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27 May

May 2021 Washington HR Legal Updates

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Temporary Paid Family and Medical Leave Act Changes

Update Applicable to:
Applicable to all employers in Washington State offering paid family and medical leave.

What happened?
Washington State has passed temporary amendments to its Paid Family and Medical Leave (PFML) Act, which will give employees and employers special grants related to administering this leave.

What are the details?
Employee Grant
Previously, to qualify for PFML with a serious health condition, an employee would have had to have worked 820 hours in the qualifying period. The temporary amendment makes it so that employees who would not have worked the 820 hours in the qualifying period may now consider this requirement met if:

  • They worked 820 hours in 2019; or
  • They worked 820 hours through the second quarter of 2019, to the first quarter of 2020.

An employee would be ineligible if they have worked insufficient hours in either of these two categories or if they were separated from employment due to misconduct or voluntarily unrelated to COVID-19.

The grant is equal to the normal PFML benefit.

Employer Grant
The statute currently provides grants to two categories of employers: (1) employers with 150 or fewer employees; and (2) employers with 50 or fewer employees who choose to pay the employer-side PFML premiums. If an employer hires a temporary worker to replace an employee on PFML for seven days or more, the employer may receive a grant of $3,000. If an employee’s PFML creates significant additional wage-related costs, an employer may receive a grant of up to $1,000 as reimbursement.

Both grants will expire on June 30, 2023.

What do employers need to do?
Employers should review their existing PFML practices and update their administrative side to take advantage of the additional benefits being provided by the state.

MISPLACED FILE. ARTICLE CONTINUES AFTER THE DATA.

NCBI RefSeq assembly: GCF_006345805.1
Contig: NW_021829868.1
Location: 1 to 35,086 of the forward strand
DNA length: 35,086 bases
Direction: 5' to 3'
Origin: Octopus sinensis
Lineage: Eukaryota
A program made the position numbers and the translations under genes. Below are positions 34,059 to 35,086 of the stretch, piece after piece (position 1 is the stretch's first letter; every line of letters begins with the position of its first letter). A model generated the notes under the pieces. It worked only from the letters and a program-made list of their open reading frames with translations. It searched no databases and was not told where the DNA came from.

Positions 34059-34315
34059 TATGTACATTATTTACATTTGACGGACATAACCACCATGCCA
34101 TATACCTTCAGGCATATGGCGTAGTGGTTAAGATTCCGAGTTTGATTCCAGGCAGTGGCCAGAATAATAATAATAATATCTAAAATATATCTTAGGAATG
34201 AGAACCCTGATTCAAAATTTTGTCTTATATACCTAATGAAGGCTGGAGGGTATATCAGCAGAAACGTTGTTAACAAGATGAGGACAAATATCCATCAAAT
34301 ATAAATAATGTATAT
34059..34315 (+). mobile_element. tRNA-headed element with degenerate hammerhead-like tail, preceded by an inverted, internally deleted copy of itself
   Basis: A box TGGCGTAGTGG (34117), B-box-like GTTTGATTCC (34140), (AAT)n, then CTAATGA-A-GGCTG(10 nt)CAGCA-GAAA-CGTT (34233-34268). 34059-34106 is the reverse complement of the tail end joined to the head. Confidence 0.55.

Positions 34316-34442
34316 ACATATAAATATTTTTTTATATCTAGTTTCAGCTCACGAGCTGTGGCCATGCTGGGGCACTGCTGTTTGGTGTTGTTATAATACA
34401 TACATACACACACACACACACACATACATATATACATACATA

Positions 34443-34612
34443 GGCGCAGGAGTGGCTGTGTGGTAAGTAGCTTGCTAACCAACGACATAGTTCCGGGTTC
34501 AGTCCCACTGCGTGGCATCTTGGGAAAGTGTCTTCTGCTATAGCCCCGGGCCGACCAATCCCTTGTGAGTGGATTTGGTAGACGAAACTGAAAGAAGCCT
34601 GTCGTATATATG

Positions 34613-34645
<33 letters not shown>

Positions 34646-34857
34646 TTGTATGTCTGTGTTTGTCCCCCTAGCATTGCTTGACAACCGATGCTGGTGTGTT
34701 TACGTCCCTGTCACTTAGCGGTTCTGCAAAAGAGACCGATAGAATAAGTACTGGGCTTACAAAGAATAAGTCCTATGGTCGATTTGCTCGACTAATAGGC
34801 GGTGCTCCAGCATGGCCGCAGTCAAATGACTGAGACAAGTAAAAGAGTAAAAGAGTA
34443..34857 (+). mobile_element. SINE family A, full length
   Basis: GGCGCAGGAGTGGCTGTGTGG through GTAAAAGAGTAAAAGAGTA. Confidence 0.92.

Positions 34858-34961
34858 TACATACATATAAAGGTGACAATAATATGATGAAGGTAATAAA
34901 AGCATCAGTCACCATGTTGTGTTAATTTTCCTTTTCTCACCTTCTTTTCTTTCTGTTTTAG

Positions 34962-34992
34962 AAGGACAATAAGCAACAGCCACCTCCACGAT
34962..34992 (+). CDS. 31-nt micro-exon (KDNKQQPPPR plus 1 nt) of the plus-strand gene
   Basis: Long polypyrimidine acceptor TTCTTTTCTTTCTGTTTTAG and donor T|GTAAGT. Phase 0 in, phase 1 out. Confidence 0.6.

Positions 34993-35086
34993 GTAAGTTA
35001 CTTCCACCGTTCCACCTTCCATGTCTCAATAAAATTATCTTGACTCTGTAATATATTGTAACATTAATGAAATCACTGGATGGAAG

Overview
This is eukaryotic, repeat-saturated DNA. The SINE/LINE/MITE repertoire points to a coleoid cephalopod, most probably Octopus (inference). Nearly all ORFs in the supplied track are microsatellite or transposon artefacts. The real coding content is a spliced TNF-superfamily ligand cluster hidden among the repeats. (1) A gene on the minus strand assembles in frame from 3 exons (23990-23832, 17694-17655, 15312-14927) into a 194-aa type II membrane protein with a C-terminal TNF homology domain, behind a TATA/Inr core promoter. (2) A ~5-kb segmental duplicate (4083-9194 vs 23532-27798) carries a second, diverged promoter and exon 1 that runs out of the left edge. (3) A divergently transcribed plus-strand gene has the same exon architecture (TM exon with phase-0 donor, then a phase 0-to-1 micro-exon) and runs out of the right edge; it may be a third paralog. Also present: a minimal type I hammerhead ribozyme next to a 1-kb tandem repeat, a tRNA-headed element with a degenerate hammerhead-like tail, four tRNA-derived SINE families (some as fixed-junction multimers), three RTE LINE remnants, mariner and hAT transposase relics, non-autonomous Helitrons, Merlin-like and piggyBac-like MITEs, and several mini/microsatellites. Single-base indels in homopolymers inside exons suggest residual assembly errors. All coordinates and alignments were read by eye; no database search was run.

Washington Phases in New Overtime Requirements

Update Applicable to:
All agricultural employers in Washington State.

What happened?
On May 11, 2021, Senate Bill 5172 was passed, creating a new phased approach for overtime as it applies to agricultural workers.

What are the details?
In response to the recent ruling of the Washington Supreme Court, which provided that dairy workers should receive overtime as other workers do, the legislature worked together on a bill to provide a path for all other agricultural employers on how to provide overtime to their employees. Historically, Washington State had exempted agricultural work from overtime requirements.

The new law sets the following schedule:

  • From January 1, 2022 to December 31, 2022, agricultural workers must be paid time-and-a-half for any hours worked beyond 55 hours in a workweek.
  • From January 1, 2023 to December 31, 2023, agricultural workers must be paid time-and-a-half for any hours worked beyond 48 hours in a workweek.
  • Beginning January 1, 2024, agricultural workers must be paid time-and-a-half for any hours worked beyond 40 hours in a workweek.

Senate Bill 5172 can be found here.

What do employers need to do?
Agricultural employers should review their pay structures and begin making any needed adjustments to prepare for the first changes to overtime on January 1, 2022.